In the Philippines, the U.S. forces found a people determined to defend their hard-won independence from Spain against a new master. General Wesley Merritt, commander of the U.S. expeditionary forces, had accepted a staged Spanish surrender and declared a military government in August 1898 to the consternation of the Filipinos. Nebraska volunteers on February 6, 1899 fired the first shots that sparked a three-year conflagration that consumed the lives of 25,000 Filipino fighters, at least 600,000 civilians and 4,000 Americans.
The U.S. Army predicted an early and decisive victory, until Aguinaldo shifted from conventional trench fighting to hit-and-run guerilla warfare, inflicting heavier American casualties. Fresh U.S. reinforcements had to be brought in, including blacks in segregated units.
The Colored Regiments consisted of men in their early twenties and older non-commissioned officers. While many have never heard of the Philippines, their deployment set the stage for an often forgotten historical encounter between Filipinos and African Americans.
Fagen and his colleagues sailed to the front in the shadow of a political firestorm in the black community. Black conservatives believed that immoral and tainted by “color prejudice” as it was, the war was still a golden opportunity for blacks to improve their social condition through a display of courage and patriotism. Liberals such as W.E.B. Dubois strongly disagreed, suggesting instead that the place of the black soldier was in the South, defending black civilians from the white mob violence of the post-Civil War period. More than a hundred black-owned newspapers expressed an “ideological” alliance with the Filipinos, the “colored cousins in the Philippines.”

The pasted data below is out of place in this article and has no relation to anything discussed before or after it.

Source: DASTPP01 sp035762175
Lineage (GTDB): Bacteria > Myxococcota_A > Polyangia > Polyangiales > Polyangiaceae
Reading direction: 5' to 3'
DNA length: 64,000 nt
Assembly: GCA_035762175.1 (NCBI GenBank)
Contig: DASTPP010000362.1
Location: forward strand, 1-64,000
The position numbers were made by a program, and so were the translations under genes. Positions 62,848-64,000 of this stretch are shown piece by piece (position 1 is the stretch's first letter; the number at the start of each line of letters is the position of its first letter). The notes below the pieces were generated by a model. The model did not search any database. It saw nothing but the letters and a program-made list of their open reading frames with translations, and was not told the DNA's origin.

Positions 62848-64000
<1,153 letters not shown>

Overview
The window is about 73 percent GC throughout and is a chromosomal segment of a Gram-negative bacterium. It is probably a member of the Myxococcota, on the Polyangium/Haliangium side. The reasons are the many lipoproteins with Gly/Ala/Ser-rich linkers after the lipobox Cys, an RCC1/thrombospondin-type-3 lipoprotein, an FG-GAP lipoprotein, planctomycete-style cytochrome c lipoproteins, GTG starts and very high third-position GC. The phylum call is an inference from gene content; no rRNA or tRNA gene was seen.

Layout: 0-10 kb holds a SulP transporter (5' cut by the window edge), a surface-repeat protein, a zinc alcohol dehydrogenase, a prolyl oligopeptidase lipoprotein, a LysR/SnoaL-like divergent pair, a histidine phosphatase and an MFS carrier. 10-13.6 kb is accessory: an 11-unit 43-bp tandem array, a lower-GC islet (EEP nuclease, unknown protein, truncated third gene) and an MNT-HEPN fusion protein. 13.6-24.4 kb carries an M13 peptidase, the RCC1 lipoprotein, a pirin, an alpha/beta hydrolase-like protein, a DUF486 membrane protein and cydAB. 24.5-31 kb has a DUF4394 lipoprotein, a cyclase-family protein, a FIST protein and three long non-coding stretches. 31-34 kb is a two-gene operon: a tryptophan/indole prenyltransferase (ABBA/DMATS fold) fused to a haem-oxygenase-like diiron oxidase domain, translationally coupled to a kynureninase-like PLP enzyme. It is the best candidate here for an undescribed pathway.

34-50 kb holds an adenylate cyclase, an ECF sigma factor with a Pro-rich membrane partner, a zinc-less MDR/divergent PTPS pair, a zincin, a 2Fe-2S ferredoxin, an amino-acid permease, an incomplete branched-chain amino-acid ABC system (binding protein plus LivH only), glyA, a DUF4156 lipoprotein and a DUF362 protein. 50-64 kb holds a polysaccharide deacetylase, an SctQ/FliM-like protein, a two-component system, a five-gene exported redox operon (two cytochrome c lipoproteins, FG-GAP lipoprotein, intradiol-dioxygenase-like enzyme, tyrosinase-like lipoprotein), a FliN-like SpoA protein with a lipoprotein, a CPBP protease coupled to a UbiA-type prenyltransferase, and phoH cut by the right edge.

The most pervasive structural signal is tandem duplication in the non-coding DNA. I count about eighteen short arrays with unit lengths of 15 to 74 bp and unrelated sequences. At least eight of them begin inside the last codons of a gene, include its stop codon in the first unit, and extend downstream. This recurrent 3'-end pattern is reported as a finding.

The black soldiers’ dilemma only deepened as they arrived in the islands. Just days before he was killed in action in Corregidor, Sgt. Patrick Mason of the 24th wrote home to a black newspaper: “I feel sorry for these people and all those that have come under the control of the U.S. The first thing in the morning is ‘nigger’ and the last thing at night is ‘nigger.’ You have no idea the way these people are treated by the Americans here, I must not say much, as I am a soldier. The natives are a patient, burden-bearing people.”
Fagen, who was of average build and height and “given to slang and profanity,” enlisted on June 4, 1898. He fought against Spanish forces in Cuba, where he was among the hundreds of soldiers stricken by yellow fever. His father, a widower, passed away shortly before his departure for the Philippines.
The private was first assigned to guard strategic positions around Manila, where the Colored Regiments suffered their first losses, not to insurgent gunfire, but to the opening fury of the monsoon season. On August 21, ten men on the reconnaissance drowned when their boat capsized in the churning waters of the Marikina River.
When Fagen’s guard duty ended in early October, he marched to Nueva Ecija under the command of Gen. Henry Lawton, part of a massive pincer movement to intercept the retreating Aguinaldo. Fagen could not get along with the U.S. Army. A white officer characterized him as “a good for nothing whelp.” Another stated that were it not for the fighting at hand, he would have had Fagen court-martialed, but he neglected to specify the latter’s offense. Fagen’s subsequent actions would suggest that the disagreement was of an ideological nature, the stirrings of an individual discontent over the conduct of the war.
Disciplinary action was swift. A black noncom observed that Fagen “was made to do all sorts of dirty jobs,” and that he couldn’t blame him for “clearing out.” Fagen’s troubles perhaps made him receptive to recruitment appeals from guerilla propagandists, one of whose flyers read: